“I thoroughly enjoyed the gardening. I love the hobby and I do some in my own garden. I love helping nature thrive and it might just be the best thing I've ever done to help it.”

Sofia, Year 5, Newlands Spring Primary School

The types of wildflowers planted include:

  • red campion
  • garlic mustard
  • tufted vetch
  • birdsfoot trefoil
  • common cat’s ear
  • cow parsley
  • kidney vetch
  • lesser knapweed
  • meadow buttercup
  • ox eye daisy
  • wild red clover
  • wild carrot
  • black medick
  • salad burnet
  • yarrow

Cllr Rose Moore, Cabinet Member for a Greener and Safer Chelmsford, wants the planting project to benefit both people and wildlife:

“As the mix of wildflowers begins to germinate and bloom, the area will become a vibrant and colourful local landscape that grows more beautiful year on year. Visitors to the play area will enjoy a more dynamic space to explore, and the pupils who helped to create it can admire their hard work and understand the lasting contribution they've made through small acts of kindness like this.

"The flowers will provide an excellent nectar source and resting spot for pollinators, especially bees on their travels, and create a vital link with nearby grassland habitats. In turn this will support more wildlife, including birds and bats to establish even further across Chelmsford.

"Giving grassland habitats like this space to thrive will reap so many benefits. It’s wonderful that local young people are being given the opportunity to learn through engagement in habitat restoration and conservation.”

Cllr Rose Moore, Cabinet Member for a Greener and Safer Chelmsford

The school’s Assistant Headteacher, Jenny Lindop, explained how fortunate they felt to be involved in the project, and the rain didn’t dampen the children’s excitement!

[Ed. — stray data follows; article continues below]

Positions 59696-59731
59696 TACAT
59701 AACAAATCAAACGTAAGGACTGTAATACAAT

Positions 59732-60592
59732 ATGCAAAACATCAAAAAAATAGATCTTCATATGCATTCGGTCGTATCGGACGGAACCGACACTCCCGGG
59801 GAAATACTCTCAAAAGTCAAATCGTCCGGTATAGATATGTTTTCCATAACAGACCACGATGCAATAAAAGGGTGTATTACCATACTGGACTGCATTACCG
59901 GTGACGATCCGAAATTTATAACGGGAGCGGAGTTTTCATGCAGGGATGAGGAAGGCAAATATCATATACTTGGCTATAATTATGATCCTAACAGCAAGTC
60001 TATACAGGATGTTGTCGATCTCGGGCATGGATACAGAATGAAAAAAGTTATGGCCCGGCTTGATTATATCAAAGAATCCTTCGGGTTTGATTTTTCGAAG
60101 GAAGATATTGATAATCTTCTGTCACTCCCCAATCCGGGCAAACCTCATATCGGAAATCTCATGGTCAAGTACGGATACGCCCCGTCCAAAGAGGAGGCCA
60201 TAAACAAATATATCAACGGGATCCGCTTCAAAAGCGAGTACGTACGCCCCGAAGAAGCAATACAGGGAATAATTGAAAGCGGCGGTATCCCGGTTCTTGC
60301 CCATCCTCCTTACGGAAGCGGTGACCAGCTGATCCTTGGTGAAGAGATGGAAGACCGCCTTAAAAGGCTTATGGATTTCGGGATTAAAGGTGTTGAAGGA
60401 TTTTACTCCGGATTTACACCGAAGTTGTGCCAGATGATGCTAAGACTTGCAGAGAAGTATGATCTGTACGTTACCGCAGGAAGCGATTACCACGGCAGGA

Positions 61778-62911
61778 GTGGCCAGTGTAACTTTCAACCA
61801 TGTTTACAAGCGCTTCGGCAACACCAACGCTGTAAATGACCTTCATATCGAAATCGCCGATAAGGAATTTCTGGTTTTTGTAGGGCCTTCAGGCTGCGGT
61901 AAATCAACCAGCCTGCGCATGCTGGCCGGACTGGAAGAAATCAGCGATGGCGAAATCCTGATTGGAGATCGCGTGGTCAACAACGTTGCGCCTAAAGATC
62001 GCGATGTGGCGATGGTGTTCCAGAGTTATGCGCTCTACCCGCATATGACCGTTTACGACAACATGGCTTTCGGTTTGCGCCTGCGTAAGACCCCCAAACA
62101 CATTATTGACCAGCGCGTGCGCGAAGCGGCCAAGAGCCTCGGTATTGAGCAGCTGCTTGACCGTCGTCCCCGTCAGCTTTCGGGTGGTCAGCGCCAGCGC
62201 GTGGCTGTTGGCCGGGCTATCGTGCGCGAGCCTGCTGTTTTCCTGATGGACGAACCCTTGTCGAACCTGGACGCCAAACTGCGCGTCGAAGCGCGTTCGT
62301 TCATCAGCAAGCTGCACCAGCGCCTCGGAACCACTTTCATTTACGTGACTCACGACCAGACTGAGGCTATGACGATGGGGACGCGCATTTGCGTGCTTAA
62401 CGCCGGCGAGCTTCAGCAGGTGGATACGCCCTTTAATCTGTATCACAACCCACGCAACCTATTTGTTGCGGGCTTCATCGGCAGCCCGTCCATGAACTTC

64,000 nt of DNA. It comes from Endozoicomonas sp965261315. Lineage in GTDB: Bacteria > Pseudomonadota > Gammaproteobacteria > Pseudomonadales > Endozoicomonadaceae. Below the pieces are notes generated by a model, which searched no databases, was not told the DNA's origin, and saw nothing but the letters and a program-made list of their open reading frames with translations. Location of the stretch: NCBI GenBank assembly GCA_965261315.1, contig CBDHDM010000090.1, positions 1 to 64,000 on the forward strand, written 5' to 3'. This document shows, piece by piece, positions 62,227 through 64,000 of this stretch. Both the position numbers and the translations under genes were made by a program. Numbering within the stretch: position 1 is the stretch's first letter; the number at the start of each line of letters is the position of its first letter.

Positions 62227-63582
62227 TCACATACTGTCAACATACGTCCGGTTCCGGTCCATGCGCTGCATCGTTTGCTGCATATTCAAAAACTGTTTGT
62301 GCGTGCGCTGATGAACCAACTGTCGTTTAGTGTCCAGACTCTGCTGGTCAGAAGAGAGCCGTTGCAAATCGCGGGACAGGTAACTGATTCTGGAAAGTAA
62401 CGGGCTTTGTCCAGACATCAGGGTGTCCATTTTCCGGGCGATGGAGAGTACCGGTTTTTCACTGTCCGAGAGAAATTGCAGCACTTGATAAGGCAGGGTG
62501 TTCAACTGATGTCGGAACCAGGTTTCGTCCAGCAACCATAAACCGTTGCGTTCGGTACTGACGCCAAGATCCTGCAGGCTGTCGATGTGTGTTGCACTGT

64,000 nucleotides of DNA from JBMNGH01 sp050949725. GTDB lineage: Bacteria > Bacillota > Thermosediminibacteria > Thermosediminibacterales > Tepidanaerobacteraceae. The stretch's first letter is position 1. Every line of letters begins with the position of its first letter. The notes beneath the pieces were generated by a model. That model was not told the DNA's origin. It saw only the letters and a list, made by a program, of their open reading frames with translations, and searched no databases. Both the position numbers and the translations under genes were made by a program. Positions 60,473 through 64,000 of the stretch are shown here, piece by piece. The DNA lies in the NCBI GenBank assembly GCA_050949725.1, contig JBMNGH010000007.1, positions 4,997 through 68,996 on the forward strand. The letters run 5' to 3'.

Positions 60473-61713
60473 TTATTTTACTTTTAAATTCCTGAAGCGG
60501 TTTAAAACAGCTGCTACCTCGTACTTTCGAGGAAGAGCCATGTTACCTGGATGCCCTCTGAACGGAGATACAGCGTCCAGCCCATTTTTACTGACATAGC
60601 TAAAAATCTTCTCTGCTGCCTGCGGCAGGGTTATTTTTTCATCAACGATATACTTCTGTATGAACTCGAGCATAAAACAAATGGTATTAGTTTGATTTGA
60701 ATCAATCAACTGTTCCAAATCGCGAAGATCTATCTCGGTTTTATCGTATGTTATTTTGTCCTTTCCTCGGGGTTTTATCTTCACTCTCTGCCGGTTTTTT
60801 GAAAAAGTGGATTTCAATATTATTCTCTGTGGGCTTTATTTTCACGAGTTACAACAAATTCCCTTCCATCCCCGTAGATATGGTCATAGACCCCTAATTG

“The children have all been so enthusiastic and it is lovely that it is so close to our school, allowing many children to see it develop as they pass by each day. We feel proud to hear them talk so passionately and knowledgeably about nature, wildlife and biodiversity - not only when they were taking part in the planting but also in relating this to their own experiences too. It is very clear that they appreciate and want to positively impact the environment for the future.”

Jenny Lindop, Assistant Headteacher, Newlands Spring Primary and Nursery School

More information

Signposts have been left in the newly planted green spaces nearby to the Copperfield Road Play Area to explain this is a designated ‘space to thrive’. If you’d like to find out more about how Chelmsford manages grasslands around the district, you can find a comprehensive list of Frequently Asked Questions on the council’s websites to help explain more about the policy. Keep a look out for more space to thrive signposts in the future.

Close up of seed packet and space to thrive pencil
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Charlotte Maltby
Charlotte Maltby

Charlotte writes about the environment, parks, recycling, business, planning, public realm and democratic services.